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Ancient Tattoo Shop in Jerusalem Has Been Tattooing Christian Pilgrims Since the Crusades

Donna Marie Padua

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Many modern Christians find tattooing an unwelcome practice. Some Christians even find it immoral due to a certain passage in the Bible that warns against marking one’s skin. Interestingly, there is one family-run tattoo shop in Jerusalem that has survived and thrived for hundreds of years tattooing Christians, or specifically, Christian pilgrims.

The old tattoo shop located in Old Jerusalem has been in the business for over 700 years. Run by the Razzouk family, who are Coptic Christians, the business started in 14th century Egypt. Yet the family of skilled tattoo artists migrated to Jerusalem in the 17th century due to the high demand for tattoo artists there. Since then, the shop has been the go-to place for Christian pilgrims who want to celebrate their successful journey to the Holy Land through “a mark of faith.”

A tattoo shop in Old Jerusalem started business in the 14th century.

Source: youtube

According to Razzouk Ink owner Wassim Razzouk,

“The tattoo…is a symbol of [the Christian pilgrims’] identity and it’s something they want to take home as a souvenir, as proof, and as a source of pride of their Christianity and of their pilgrimage to the Holy Land.”

For 700 years, tourists flock to the shop to get a “mark of faith.”

Most likely due to its centuries-old heritage, the old tattoo shop has been so popular with Christians wanting to get inked. The shop is even said to belong to the world’s top five destinations for tattooing. It’s a common scene to have dozens of pilgrims patiently wait outside Razzouk Ink for several hours just to get tattooed.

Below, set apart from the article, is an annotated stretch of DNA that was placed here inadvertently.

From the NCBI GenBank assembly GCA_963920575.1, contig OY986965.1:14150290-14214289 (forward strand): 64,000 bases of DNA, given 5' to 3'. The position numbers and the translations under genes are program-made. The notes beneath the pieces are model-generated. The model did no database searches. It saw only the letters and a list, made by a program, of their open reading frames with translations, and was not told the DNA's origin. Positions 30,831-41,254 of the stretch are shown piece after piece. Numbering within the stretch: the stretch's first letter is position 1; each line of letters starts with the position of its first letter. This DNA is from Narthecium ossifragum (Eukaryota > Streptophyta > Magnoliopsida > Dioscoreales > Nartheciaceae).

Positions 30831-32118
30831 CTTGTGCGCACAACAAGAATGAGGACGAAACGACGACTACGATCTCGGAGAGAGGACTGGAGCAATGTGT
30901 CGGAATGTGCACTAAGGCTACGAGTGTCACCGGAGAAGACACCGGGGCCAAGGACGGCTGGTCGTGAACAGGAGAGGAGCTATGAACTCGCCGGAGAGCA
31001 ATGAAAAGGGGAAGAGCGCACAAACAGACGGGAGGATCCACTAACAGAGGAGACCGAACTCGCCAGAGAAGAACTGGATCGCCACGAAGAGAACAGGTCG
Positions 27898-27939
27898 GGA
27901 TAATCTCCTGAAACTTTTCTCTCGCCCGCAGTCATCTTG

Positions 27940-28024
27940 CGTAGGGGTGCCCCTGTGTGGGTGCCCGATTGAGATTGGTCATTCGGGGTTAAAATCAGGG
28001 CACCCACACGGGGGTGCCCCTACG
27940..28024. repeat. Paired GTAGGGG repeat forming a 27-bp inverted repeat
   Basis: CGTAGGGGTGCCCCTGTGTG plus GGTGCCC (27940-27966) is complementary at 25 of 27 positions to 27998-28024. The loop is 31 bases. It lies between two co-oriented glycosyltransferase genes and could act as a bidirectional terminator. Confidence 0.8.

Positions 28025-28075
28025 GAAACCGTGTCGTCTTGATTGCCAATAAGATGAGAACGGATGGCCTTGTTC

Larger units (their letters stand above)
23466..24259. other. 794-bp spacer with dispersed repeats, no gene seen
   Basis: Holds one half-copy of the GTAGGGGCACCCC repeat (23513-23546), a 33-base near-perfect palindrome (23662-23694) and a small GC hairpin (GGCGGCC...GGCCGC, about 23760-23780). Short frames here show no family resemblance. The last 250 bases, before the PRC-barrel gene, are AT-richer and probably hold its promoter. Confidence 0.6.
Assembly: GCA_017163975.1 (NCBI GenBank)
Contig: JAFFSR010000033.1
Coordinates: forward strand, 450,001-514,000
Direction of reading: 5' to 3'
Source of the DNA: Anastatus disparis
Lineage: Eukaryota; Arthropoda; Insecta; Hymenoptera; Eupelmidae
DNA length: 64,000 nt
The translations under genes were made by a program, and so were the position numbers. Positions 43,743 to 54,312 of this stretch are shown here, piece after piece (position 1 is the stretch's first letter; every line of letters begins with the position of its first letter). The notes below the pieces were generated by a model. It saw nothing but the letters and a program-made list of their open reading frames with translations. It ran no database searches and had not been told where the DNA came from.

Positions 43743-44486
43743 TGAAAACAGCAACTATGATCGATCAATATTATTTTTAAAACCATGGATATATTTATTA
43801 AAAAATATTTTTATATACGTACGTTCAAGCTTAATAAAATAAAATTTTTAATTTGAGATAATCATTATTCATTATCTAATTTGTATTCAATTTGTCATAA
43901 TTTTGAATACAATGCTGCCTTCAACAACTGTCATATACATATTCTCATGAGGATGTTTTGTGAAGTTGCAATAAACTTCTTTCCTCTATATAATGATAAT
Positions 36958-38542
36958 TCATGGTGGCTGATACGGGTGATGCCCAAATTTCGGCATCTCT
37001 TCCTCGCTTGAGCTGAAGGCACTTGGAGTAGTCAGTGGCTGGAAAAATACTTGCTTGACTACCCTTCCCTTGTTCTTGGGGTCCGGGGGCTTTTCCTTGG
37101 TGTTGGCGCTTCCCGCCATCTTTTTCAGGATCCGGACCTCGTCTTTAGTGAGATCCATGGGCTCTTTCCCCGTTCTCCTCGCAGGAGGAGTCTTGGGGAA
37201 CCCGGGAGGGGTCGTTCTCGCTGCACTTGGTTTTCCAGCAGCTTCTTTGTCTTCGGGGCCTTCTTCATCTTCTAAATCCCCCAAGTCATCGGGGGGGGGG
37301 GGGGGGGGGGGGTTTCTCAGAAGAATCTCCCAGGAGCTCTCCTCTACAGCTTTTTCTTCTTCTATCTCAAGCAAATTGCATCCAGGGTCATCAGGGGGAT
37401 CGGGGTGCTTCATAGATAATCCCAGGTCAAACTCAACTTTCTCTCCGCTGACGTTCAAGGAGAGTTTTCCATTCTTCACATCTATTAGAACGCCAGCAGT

There are many different traditional designs that Christian pilgrims can choose from. Beautiful and intricate details of the designs – e.g. the Jerusalem cross, the Crucifixion, or the Blessed Virgin Mary — are hand-carved onto olive wood blocks.

“Those Coptic tattoo blocks are actually considered to be the very beginning of modern-age stenciling techniques,” Wassim explained. “Lately there has been a lot of demand for using those wooden blocks. Interestingly, more so from Western pilgrims.”

More Christians will have their chance to gent inked in this legendary tattoo shop with Wassim promising to continue the family decades for decades more.

Apparently, Razzouk Ink will have to continue its business in the coming decades. Wassim, who has assumed the role of his now-retired father, is determined to keep the tradition that their family has been faithfully keeping since the crusades.

“This is not a tradition and a heritage that is easy to let go of, and I am not going to be the one who is going to stop it or kill it,” he said.

Watch Wassim Razzouk in a tattooing session below:

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